WildFly

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WildFly
Wildfly logo.png
Original author(s) JBoss
Developer(s) Red Hat
Stable release 8.0.0.Final / February 11, 2014 (2014-02-11)[1]
Preview release 8.0.0.Final / February 11, 2014 (2014-02-11)[2]
Written in Java
Operating system Cross-platform
Type Application server
License GNU Lesser General Public License
Website www.jboss.org/jbossas www.wildfly.org

WildFly,[3] formerly known as JBoss AS, or simply JBoss, is an application server authored by JBoss, now developed by Red Hat. WildFly is written in Java, and implements the Java Platform, Enterprise Edition (Java EE) specification. It runs on multiple platforms.

WildFly is free and open-source software, subject to the requirements of the GNU Lesser General Public License (LGPL), version 2.1.

The renaming to WildFly was done to reduce confusion. The renaming only affects the JBoss Application Server project. The JBoss Community or the Red Hat JBoss product line (with JBoss Enterprise Application Platform) all retain their names.[4]

Origin[edit]

In 1999, Marc Fleury started a free software project named EJB-OSS (stands for Enterprise Java Bean Open Source Software) implementing the EJB API from J2EE (Java 2 Enterprise Edition). Sun Microsystems asked the project to stop using the EJB trademark within its name. EJB-OSS was then renamed to JBOSS, then JBoss later.[5] .

Versions[edit]

JBoss AS 4.0, a Java EE 1.4 application server, features an embedded Apache Tomcat 5.5 servlet container. It supports any Java Virtual Machine (JVM) between versions 1.4 and 1.6. JBoss can run on numerous operating systems including many POSIX platforms (like GNU/Linux, FreeBSD and Mac OS X), Microsoft Windows and others, as long as a suitable JVM is present.

JBoss AS 4.2 also functions as a Java EE 1.4 application server, but deploys Enterprise JavaBeans 3.0 by default. It requires the Java Development Kit version 5, and includes Tomcat 5.5.

JBoss AS 5.1, released in 2009, operates as a Java EE 5 application server. It is a minor update of the major release JBoss AS 5.0, which was in development for at least three years and was built on top of a new JBoss microcontainer.[6] JBoss AS 5.1 contains a preview of some elements from the Java EE 6 specification.[7]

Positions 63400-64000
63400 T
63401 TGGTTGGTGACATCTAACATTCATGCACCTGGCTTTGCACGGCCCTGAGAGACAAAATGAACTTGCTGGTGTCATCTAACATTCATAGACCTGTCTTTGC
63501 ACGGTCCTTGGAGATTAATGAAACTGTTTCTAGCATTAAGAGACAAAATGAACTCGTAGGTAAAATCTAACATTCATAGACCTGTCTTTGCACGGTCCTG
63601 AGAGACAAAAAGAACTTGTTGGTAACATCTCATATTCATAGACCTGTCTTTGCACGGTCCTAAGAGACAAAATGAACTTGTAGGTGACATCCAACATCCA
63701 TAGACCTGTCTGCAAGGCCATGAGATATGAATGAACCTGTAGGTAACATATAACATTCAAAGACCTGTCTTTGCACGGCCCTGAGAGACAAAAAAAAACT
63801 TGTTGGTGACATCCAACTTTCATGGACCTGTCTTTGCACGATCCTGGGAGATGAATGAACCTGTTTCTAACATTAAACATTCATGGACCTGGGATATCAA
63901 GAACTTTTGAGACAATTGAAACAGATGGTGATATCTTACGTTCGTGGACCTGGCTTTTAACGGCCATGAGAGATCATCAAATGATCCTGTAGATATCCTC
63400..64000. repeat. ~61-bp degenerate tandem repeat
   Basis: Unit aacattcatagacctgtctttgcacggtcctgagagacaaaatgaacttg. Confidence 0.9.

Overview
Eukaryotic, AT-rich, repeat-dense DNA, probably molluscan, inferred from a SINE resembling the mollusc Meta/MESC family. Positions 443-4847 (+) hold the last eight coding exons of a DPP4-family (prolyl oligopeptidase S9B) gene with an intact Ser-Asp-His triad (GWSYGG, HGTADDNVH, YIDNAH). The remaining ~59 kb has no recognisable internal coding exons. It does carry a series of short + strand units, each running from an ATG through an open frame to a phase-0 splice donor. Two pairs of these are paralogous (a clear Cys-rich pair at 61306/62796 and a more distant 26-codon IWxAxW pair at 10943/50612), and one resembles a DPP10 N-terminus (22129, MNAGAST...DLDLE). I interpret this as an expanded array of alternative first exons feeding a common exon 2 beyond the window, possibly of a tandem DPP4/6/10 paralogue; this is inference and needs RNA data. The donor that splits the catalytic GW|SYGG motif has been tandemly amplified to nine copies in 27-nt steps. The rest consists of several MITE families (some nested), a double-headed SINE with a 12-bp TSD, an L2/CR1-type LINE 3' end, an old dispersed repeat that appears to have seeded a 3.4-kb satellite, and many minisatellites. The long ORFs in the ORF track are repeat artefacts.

JBoss AS 6.0,[8] an unofficial implementation of Java EE 6, was released on December 28, 2010. Although JBoss AS 6 does not support the full Java EE 6 stack,[9] it chose not to support this officially[10][11] by obtaining an official certification from Oracle. It does, however, officially support the Java EE 6 Web Profile.

JBoss AS 7,[1] was released on July 12, 2011, only six months after the last major release, JBoss AS 6. Unlike previous increments of the major versioning number, JBoss AS 7 supports the same Java EE specification as the last major release, namely Java EE 6. The Java EE profile is only partially implemented in JBoss AS 7, e.g. it includes MDBs, but listening to JMS destinations (which is mandated by the full spec) is not supported.[12] It is, however, certified for the Web Profile. The software code has been completely rewritten for JBoss AS 7.[13][14] Major changes visible to the user are the inability to define resources like JMS destinations and datasources inside archives (war/ear),[15][16] the way datasources are defined,[17][18] a much smaller size (less than half of JBoss AS 6)[1] and a 10-fold reduction in startup time.[19]

JBoss AS 7.1, was released in February 2012. The remaining parts of the EE spec were implemented, and this version was certified for the EE full profile.[20]

WildFly 8 is the direct continuation to the JBoss AS project. WildFly 8.0.0 Final stable release was officially released February 11, 2014.[21]

Product features[edit]

Licensing and pricing[edit]

JBoss itself is open source, but Red Hat charges to provide a support subscription for JBoss Enterprise Middleware. Before November 2010 JBoss was licensed as annual subscription in bundles of 4 and 32 CPU sockets. As of November 2010 the licensing changed and all cores on the system are now counted. The core bundles licensing is available for 16 and 64 cores.[22]

See also[edit]

Notes[edit]

References[edit]

External links[edit]